css 101

Introduction

As we emphasized in our introductory HTML tutorial HTML 101, HTML is a markup language, not a layout language. In other words, HTML is all about defining the logical structure of a document, not how it looks. A completed HTML document should tell the browser where paragraphs stop and start, which elements are headlines, which are quotations, which are images, which are lists, and so on. It should say nothing about what fonts or colors are used, where the sidebar lives, which direction the menu flows in, or anything else that relates to document display.

Why is this important? For three main reasons:

  1. Site designs change frequently. When you embed formatting commands into a document, you make it difficult to change later. By decoupling your content from its display rules, you greatly simplify future changes to the design - you'll be able to alter the display rules without digging around in the content.
  2. Webmasters are seldom concerned with a single document -- sites comprises dozens, or hundreds, or thousands of pages. If you maintain a 3,000-page site with formatting embedded in the content of each one, and decide you want to change it later, you're going to have a heck of a job on your hands. By decoupling content and design, you can tweak design rules in a single external document and have the changes apply to your entire site instantly.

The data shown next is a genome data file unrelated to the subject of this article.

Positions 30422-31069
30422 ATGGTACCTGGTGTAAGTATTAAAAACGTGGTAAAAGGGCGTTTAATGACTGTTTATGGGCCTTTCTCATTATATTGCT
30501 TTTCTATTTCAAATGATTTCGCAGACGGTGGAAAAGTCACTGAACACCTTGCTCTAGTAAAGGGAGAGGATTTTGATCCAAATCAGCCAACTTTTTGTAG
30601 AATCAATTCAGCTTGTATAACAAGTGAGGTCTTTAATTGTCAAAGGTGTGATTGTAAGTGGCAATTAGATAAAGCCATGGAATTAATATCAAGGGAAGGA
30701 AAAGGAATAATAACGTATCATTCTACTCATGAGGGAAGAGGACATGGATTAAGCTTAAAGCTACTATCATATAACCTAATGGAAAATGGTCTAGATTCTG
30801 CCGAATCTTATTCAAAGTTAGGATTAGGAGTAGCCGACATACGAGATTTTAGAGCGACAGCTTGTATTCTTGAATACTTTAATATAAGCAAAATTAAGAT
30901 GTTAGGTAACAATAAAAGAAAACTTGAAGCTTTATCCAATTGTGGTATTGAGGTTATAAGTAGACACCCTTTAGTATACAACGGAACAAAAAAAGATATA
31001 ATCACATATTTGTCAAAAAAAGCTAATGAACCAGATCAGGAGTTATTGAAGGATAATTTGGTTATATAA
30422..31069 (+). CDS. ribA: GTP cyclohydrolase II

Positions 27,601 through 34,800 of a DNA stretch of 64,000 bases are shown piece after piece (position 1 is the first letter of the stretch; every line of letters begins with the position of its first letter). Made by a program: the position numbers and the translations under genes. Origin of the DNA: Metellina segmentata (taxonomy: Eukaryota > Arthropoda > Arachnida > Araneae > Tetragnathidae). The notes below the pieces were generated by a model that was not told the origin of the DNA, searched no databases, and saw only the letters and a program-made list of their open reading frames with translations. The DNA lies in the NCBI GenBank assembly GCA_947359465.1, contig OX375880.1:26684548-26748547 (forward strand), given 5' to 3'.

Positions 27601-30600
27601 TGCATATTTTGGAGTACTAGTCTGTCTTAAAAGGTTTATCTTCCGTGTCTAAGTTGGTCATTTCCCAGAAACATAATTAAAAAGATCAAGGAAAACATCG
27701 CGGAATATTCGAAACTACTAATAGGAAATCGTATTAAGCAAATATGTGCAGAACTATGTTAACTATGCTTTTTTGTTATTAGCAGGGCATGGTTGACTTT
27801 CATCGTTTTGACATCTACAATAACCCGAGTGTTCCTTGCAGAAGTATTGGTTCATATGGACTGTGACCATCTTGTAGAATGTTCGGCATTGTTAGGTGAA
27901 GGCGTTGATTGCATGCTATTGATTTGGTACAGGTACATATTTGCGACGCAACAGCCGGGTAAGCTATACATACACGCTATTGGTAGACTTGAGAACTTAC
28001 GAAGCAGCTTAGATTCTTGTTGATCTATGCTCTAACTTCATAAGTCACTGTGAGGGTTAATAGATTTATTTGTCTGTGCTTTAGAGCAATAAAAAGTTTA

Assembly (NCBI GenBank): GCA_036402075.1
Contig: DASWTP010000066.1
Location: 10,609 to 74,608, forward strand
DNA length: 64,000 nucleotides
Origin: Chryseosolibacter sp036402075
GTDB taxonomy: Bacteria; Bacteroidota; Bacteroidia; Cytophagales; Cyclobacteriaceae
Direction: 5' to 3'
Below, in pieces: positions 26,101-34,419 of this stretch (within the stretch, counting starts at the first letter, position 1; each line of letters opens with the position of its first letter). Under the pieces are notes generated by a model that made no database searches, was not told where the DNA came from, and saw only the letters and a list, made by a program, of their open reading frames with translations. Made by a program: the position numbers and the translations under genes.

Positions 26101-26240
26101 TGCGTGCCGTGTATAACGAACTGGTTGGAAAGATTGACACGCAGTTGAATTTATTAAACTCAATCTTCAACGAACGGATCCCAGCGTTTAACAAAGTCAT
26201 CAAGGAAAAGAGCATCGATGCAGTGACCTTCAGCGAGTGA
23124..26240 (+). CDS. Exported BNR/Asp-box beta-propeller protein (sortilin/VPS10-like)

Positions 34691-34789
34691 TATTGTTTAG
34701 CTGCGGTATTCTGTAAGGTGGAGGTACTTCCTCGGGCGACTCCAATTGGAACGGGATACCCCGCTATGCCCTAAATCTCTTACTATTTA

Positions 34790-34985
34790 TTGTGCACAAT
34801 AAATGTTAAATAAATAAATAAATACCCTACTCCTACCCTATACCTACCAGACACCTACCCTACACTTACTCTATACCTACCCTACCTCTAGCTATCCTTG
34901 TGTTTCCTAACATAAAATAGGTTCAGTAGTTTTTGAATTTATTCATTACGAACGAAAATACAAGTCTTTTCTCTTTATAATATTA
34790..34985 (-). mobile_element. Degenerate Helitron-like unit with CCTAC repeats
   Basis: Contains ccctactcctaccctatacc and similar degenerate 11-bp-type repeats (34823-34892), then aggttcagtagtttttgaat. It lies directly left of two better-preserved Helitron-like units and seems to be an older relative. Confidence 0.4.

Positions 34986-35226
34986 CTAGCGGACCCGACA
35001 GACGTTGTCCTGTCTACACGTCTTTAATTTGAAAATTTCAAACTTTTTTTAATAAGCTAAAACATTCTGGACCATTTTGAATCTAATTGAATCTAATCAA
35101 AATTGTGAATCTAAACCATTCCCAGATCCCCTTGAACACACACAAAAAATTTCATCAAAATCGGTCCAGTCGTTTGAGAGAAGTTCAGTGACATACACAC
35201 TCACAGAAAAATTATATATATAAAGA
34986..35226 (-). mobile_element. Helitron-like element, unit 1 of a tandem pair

3. Keeping HTML documents simple and handling display issues with stylesheets makes your pages more accessible - readers using assistive technology such as screen readers for the blind will have a much easier time navigating your document.

CSS, or Cascading Style Sheets solve these problems (and more) with a straightforward syntax that lets you create and apply design rules to unstyled HTML documents.

This tutorial is divided into two parts: CSS 101 (this part) covers CSS basics: decorative elements, lists, tables, margins and padding, borders, and related techniques. CSS 201 will cover CSS page layout techniques. Both tutorials assume you've already read HTML 101.

Filed under: Web Development